Have you thought about a custom steel frame? Does the Atlantis have custom options?
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Old 10-16-07, 09:29 AM   #19
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Have you thought about a custom steel frame? Does the Atlantis have custom options?
Yes I have thought about a custom. But so far the cost is high and the wait time is expressed in years, not months.

The Atlantis does have a lot of options, but I think they are all in terms of componants, not the frame itself. I believe there are canti bosses front and back.
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Old 10-16-07, 12:08 PM   #20
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http://store.somafab.com/somasmoothiees.html
You could get a Soma frame and fork for about $500. My friend has one and says it rides almost as nice as his Moots. I know it's not the same as an Atlantis, but it is along the lines of a more relaxed, softer riding frame.
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Old 10-16-07, 01:26 PM   #21
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My inner ear balance issues are resurfacing after about a 5 year lapse...
Meniere's?
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Old 10-16-07, 01:31 PM   #22
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Going back 10 years and My Kona Explosif came with canti's. Never had any problems adjusting them but when they wore out I replaced them with V Brakes. Boy what a difference- I wore rims out at twice the speed- but Did stop in a shorter length aswell. Then came the Tandem. It came with V brakes again and they stopped the thing on a sixpence (A Small coin of the realm that is now defunct thanks to metrification) Only problem we had- or rather the pilot had- was on our first long ride. At 65 miles- the brakes stopped working and we don't know if it was the pads going off- or the Pilots hands getting weak. The Tandem went disc within a couple of months and they stop the T on 1/2 a sixpence (For any musical lovers out there).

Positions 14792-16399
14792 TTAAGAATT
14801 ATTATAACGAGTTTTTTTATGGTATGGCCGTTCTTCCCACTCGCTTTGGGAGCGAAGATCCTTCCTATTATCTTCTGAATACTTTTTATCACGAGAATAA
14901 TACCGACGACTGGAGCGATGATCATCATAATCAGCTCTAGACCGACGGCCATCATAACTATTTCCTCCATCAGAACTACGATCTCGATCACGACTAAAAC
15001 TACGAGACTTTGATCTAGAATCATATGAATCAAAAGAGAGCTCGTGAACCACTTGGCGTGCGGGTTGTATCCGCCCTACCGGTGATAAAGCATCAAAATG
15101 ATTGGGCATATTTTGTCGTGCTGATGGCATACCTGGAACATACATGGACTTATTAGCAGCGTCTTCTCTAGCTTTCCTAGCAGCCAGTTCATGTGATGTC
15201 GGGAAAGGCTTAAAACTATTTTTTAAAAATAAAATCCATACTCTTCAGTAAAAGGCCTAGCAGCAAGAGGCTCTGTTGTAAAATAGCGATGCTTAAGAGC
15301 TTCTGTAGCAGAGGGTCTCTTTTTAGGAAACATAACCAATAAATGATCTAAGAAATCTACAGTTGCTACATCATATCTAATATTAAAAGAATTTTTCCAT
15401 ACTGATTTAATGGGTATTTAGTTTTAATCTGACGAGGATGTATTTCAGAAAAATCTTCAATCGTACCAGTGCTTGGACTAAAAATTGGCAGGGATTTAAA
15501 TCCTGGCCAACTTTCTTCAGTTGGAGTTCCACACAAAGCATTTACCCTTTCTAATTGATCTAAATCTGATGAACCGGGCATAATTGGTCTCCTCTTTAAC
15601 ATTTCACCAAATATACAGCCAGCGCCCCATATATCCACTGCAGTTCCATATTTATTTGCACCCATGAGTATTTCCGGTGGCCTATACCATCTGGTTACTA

Now the bikes that are in the shed- that do not belong to me- Namely the wifes and the daughters- all have canti's fitted. They work and work well. I find them easy enough to work on and they don't have any problems- But theses 3 mountain bikes don't even go out in the rain- Let alone see any mud.
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Old 10-16-07, 05:25 PM   #23
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What reputation? Maybe it's because I started on mountain bikes and that's what I learned to work on, but I've been riding more than 30 years as an adult, and I've never heard cantis were hard to adjust OR to work on. I have them on three bikes, and I don't even think about them.
Speaking specifically of Atlantises, I built mine four years ago with some low-end cantilevers I got from Rivendell (I can't even remember if they're Shimanos or DiaCompes, only that they cost $28), and I haven't touched them since the first day. They must have at least 8,000 miles on them. If I had to judge, I'd say they work AT LEAST as well as the 105 sidepulls on my Rambouillet, probably because they have Matthauser pads and the 105s are stock Shimano.
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Old 10-16-07, 05:47 PM   #24
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Thanks VDog, that's some good feeback...as are all the responses.

VDog, as an owner of both a Rambouillet and an Atlantis, you're the pup I need to talk to!

Am I correct in assuming that the Atlantis is much more stable ride than the Rambouillet? Or am I off base on this?

Last edited by Big Paulie; 10-16-07 at 09:59 PM.
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Old 10-16-07, 05:47 PM   #25
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Meniere's?
I believe so. All my symptoms point in that direction...